How do making and doing figure in the formation of STS practitioners, including the pedagogies used to participate critically in practitioner learning? What consequences do the lives and work of STS practitioners have for the ecologies of STS scholars and scholarship? Might the formation of the STS practitioner, an understudied agent, be crucial, if not essential, to the production, expression, and travels of STS knowledge and expertise?
12 scholars will reflect critically on issues 4S members face in the formation of STS practitioners, examining the consequences of STS pedagogies, curricular designs, and learning practices for learners who may not seek the Ph.D. or career identities as researchers. 4S members regularly address these questions in the corridors and at home institutions. Along with other practices of STS making and doing, they deserve plenary attention.
I invite you to suggest to me by May 15 one or more potential presenters (including yourself) who can share scholarship reflecting critically on the formation of STS practitioners, and do so powerfully, passionately, and persuasively. Although not essential, I would welcome your identifying yourself so I know from where the suggestion comes. I will be seeking counsel from many directions and putting together a diverse array of presenters.
Council actions in March
Among other things, Council recently approved the following:
plan for 2016 EASST/4S meeting in Barcelona (Wednesday August 31 to Saturday, September 3)!
conflict-of-interest policy for 4S prize committees;
revised charter for the 4S Student Section, to emphasize professional development;
standing 4S Web Committee, completing the start-up period for new 4S initiatives in digital publications;
recommended establishing ad hoc Membership Rates and Benefits Committee, to explore inter alia strategies for increasing travel support for students to annual meetings; and
preliminary list of candidates for Council, to be narrowed to a final list through subsequent deliberations
Reminder: Engaging Science, Technology, and Society is accepting manuscripts!
The journal invites quality STS scholarship in the following formats:
Critical Engagements: 1k-word essays that critically consider topical issues at the intersection of technoscience and society. We seek jargon-free essays, akin to opinion-oriented long-form journalism. No references or notes, and we encourage use of in-text links for further exploration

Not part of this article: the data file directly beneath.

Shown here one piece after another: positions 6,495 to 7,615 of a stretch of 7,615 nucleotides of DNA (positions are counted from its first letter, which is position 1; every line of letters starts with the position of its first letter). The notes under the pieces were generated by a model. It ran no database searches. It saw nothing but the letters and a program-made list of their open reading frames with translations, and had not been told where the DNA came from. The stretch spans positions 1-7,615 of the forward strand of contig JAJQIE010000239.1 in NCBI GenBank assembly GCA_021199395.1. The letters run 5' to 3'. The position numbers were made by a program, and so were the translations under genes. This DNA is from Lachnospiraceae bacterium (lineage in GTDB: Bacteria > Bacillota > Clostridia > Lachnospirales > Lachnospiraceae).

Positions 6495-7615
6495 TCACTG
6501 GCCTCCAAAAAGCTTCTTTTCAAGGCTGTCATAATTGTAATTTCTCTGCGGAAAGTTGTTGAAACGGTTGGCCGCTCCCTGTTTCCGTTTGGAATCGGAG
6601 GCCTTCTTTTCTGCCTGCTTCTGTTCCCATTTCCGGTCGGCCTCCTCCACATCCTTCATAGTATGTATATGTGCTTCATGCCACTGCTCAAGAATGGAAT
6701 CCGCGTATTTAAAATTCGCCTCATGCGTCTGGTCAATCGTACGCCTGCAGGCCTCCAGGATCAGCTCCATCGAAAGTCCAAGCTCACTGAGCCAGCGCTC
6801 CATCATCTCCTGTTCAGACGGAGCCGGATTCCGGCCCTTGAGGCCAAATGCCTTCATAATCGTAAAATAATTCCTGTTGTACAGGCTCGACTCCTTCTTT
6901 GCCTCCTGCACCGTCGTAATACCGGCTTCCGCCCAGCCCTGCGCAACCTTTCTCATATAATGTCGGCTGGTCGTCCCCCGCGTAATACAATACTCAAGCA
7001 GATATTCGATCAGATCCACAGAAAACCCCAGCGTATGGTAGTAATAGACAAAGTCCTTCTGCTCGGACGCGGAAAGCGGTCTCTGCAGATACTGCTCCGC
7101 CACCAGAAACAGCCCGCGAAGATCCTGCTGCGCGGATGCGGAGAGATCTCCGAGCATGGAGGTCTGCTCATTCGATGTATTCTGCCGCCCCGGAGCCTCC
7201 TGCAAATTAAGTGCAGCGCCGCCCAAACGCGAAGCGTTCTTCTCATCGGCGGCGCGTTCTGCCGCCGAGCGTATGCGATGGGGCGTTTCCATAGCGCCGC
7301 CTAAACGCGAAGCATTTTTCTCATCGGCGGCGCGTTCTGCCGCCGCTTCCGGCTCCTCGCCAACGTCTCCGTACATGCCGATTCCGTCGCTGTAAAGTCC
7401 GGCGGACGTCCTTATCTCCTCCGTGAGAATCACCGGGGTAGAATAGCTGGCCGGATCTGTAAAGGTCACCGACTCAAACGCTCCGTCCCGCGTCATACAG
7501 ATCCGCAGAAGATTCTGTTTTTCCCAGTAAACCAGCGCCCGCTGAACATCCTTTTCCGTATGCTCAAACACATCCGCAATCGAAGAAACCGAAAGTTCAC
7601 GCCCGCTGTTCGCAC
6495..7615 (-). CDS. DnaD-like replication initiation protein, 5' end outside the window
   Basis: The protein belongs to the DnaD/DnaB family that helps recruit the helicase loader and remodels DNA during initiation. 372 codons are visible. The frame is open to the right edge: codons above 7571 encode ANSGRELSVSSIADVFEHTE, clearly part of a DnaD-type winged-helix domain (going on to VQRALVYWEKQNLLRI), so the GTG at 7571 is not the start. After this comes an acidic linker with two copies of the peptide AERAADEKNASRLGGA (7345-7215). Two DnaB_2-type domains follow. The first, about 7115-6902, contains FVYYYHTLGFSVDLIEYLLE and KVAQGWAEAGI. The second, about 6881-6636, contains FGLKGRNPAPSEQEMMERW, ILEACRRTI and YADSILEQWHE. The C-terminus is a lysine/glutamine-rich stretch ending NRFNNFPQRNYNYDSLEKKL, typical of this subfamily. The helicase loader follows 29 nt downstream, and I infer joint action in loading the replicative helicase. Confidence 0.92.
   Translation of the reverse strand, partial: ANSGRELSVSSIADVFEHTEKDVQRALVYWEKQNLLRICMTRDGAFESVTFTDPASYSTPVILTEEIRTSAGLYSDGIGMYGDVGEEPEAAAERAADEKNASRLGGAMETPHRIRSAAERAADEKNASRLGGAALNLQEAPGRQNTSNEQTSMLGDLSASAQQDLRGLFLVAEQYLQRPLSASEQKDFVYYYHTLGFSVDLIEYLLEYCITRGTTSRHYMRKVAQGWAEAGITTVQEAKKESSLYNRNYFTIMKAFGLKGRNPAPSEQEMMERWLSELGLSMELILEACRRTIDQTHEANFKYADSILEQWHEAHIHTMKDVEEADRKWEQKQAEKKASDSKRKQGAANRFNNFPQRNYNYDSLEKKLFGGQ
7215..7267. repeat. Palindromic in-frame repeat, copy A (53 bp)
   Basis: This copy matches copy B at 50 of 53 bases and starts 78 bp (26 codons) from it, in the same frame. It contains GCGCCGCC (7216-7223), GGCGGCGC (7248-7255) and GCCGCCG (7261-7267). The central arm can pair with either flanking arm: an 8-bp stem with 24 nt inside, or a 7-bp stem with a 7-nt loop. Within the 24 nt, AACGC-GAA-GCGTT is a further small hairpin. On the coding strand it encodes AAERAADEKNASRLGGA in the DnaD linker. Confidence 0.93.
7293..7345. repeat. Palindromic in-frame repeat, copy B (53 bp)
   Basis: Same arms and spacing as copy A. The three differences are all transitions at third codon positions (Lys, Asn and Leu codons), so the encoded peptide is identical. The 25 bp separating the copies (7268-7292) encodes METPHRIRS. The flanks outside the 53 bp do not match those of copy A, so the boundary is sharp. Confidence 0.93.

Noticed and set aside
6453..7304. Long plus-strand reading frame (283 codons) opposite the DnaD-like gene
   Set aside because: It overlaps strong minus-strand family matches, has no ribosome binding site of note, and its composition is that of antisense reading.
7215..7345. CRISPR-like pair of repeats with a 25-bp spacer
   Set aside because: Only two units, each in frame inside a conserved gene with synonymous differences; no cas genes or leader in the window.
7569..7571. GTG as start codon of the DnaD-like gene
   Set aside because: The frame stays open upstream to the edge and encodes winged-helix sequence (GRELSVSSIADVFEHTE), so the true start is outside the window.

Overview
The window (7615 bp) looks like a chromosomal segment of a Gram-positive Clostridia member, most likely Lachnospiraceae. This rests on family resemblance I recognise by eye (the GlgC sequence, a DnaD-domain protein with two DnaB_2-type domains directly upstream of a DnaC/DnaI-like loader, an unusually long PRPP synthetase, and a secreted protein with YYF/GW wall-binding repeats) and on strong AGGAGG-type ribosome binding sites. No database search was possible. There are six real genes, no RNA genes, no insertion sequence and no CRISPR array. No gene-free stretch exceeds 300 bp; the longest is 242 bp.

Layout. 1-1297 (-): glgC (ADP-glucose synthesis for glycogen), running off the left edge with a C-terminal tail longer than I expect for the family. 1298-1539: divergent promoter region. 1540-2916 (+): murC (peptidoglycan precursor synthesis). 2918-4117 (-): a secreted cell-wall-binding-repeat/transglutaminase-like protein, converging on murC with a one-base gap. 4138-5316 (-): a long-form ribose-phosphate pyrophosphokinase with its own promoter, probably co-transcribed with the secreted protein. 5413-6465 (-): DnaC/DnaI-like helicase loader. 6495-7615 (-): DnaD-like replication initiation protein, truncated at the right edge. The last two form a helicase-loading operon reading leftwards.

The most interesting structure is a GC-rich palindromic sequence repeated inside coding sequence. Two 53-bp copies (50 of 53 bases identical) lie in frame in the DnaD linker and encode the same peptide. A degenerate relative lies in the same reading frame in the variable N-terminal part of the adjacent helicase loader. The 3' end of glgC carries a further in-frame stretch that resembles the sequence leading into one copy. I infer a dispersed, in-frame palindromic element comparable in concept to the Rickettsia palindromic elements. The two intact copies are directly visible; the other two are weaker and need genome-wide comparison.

Considering Concepts: The aim of these 2k-word essays is to introduce a concept of potential use in the analysis of broadly STS-related issues. Such essays should introduce the key concept, give a single empirical illustration of its use and describe how the concept might profitably be extended.
Debates/ Interactions: We seek to promote debates within the “pages” of Engaging Science, Technology, and Society. Where reviewers and the editors believe debate on one of our published, full-length research articles is warranted, we will seek commentators and provide the article author an opportunity to respond. In addition, we welcome proposals for debate themes and possible participants. Here we will ask several authors to write 5k-word essays on the debate theme.
Review Essays: Invited or proposed 5k-word review essays on themes of significant interest to STS scholars and people beyond the STS community.
Traces: Invited 6k-word essays by prominent scholars asked to (re)trace their intellectual paths and discuss the experiences that led them to STS and to particular set of interests, empirical foci, or concepts.
Scholarly Peer-Reviewed Research Articles: Single- or co-authored original research articles. Here we will consider theoretical papers and empirical studies. High value will be placed on research that provides conceptually guided analysis of empirical data.
Thematic Collections: Single- or co-authored original research articles submitted as part of a group of papers organized by a specific STS theme (on the order of a "special issue").
Consider submitting some of your work. In any case, do visit www.estsjournal.org for helpful information about journal people, policies, submissions, sponsorship, and history, as well as the OJS publishing process!